Public charities affiliated with a for-profit employer may provide disaster relief to the related employees for any type of disaster or emergency hardship situation, if the employer does not exercise excessive control over the charitable organization. To ensure that the employee relief program does not result in impermissible private benefit to the employer, the program must serve a charitable class, recipients of aid must be selected based on an objective determination of need, and the recipients must be selected by an independent committee or through adequate substitute procedures to ensure that any benefit to the employer is incidental and tenuous. If these conditions are met, disaster relief assistance is presumed to be made for charitable purposes and does not constitute taxable compensation to employees.

Private foundations

On the other hand, private foundations typically receive less public scrutiny and oversight, as they have few, or even a single, sources of funding, resulting in more restricted rules governing their operations and disaster assistance. Private foundations are subject to excise taxes,5 such as those on acts of self-dealing, and must ensure that income or assets of the foundation are not used by or for the benefit of a substantial contributor to the foundation (such as the sponsoring family or company) or a person in a position of control over the foundation.

Many employers establish private foundations to further the philanthropic and community efforts of their organization, and these foundations are typically prohibited from providing any financial benefit to employees of their corporate sponsor. However, in the event of a qualified disaster, employer-sponsored private foundations may provide employees and their family members with qualified disaster relief assistance if the fund serves a charitable class, recipients are selected based upon an objective determination of need, and recipients are either selected by an independent selection committee or through adequate substitute procedures to ensure that any benefit to the employer is incidental and tenuous. The foundation’s selection committee is independent if a majority of the members of the committee consists of persons who are not in a position to exercise substantial influence over the affairs of the employer.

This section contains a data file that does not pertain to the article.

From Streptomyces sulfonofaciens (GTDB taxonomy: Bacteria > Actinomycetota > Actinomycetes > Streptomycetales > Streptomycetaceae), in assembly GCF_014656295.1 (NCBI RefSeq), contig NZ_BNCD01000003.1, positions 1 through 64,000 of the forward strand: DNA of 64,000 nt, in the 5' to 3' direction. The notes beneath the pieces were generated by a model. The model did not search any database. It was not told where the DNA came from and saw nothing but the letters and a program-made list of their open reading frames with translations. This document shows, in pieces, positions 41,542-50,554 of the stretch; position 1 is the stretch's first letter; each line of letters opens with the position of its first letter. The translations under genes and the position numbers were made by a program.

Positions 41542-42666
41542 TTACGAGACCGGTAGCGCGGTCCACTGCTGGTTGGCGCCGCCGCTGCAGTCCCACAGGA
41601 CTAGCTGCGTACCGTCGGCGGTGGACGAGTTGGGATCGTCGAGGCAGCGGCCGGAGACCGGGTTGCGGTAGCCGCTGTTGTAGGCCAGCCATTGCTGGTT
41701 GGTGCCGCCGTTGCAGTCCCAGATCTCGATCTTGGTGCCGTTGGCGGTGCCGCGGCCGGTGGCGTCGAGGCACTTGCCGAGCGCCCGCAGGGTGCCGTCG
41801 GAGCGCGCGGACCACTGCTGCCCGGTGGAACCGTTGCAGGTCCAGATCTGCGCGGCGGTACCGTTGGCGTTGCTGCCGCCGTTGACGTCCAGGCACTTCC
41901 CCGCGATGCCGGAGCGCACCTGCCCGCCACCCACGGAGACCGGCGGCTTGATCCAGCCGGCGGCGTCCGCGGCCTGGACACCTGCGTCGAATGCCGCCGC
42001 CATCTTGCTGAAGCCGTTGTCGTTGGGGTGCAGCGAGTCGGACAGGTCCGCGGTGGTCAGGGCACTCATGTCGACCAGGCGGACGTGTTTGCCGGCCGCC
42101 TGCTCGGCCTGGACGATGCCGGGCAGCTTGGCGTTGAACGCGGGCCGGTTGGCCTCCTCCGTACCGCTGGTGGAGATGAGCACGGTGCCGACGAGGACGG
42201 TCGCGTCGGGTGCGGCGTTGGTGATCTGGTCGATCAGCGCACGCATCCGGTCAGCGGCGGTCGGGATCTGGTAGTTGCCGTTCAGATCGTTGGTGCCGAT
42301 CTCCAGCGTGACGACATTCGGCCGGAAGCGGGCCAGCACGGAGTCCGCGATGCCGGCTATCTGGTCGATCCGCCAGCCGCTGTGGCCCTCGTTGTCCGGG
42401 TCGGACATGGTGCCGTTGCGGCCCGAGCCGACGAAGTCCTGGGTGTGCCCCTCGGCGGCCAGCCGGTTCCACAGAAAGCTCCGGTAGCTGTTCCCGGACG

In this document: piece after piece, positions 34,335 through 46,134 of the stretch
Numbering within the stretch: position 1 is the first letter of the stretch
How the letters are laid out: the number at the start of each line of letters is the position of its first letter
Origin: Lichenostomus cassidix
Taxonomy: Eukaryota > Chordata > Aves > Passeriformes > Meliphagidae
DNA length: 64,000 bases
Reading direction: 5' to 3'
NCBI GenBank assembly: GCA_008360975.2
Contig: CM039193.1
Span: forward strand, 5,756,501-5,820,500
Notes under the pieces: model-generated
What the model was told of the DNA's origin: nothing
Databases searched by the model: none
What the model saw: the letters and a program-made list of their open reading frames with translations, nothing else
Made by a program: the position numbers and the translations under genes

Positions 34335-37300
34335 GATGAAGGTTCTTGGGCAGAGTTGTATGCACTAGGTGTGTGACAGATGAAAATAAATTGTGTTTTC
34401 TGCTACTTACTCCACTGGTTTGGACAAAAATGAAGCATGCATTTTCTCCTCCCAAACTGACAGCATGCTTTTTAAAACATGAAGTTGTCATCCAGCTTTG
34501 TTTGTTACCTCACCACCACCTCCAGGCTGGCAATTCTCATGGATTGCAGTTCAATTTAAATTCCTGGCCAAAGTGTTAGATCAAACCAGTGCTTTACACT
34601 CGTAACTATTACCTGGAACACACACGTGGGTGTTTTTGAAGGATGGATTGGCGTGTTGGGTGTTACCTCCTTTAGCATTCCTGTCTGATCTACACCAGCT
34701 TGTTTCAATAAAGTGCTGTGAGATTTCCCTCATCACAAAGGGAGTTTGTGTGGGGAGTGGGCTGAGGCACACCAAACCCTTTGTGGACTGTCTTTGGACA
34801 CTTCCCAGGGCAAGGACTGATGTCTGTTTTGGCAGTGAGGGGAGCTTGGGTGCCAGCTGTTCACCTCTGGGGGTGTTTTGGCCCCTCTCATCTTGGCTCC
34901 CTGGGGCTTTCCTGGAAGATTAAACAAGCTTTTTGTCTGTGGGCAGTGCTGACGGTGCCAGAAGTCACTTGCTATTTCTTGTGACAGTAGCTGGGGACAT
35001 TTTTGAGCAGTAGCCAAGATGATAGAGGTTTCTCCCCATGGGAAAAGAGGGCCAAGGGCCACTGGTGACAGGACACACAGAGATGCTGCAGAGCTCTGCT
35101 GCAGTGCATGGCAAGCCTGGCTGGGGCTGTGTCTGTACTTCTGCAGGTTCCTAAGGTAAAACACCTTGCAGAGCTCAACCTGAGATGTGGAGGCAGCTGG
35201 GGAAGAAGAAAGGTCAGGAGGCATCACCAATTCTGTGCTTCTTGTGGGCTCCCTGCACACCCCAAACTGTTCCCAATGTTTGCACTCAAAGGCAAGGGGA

These safeguards are intended to ensure that disaster relief assistance serves a charitable purpose and not the private business interests of the employer. Payments and support can only be made to employees or their family members that are affected by qualified disasters and not in non-qualified disasters or emergency hardship situations. If these requirements are met, the private foundation’s qualified disaster relief aid is treated as made for charitable purposes and does not create prohibited self-dealing6 merely because the recipients are employees, or result in taxable compensation to the employees.

However, this exclusion from self-dealing does not apply to any payments that would otherwise constitute self-dealing for reasons other than employment by the sponsoring organization and any such payments remain subject to excise taxes. For example, the presumption does not apply to payments made to (or for the benefit of) individuals who are directors, officers or trustees of the private foundation or members of the private foundation’s selection committee. Further, a program may not be used to induce employees to follow a course of action sought by the employer or designed to relieve the employer of a legal obligation for employee benefits.

Donor advised funds

Donor advised funds are separate accounts owned or controlled by community foundations or other public charities over which the donor has or reasonably expects to have advisory privileges.7 Donor advised funds typically make grants to section 501(c)(3) public charities or other organizations for certain charitable purposes but may not make grants to individuals.8 However, there is an exception for certain employer-related funds or accounts established to benefit employees and their family members who are victims of a qualified disaster.9

In the event of a qualified disaster, donor advised funds may make disaster relief grants to employees and their family members, under the following conditions:

  • the fund serves the single identified purpose of providing relief from one or more qualified disasters;
  • the fund serves a charitable class;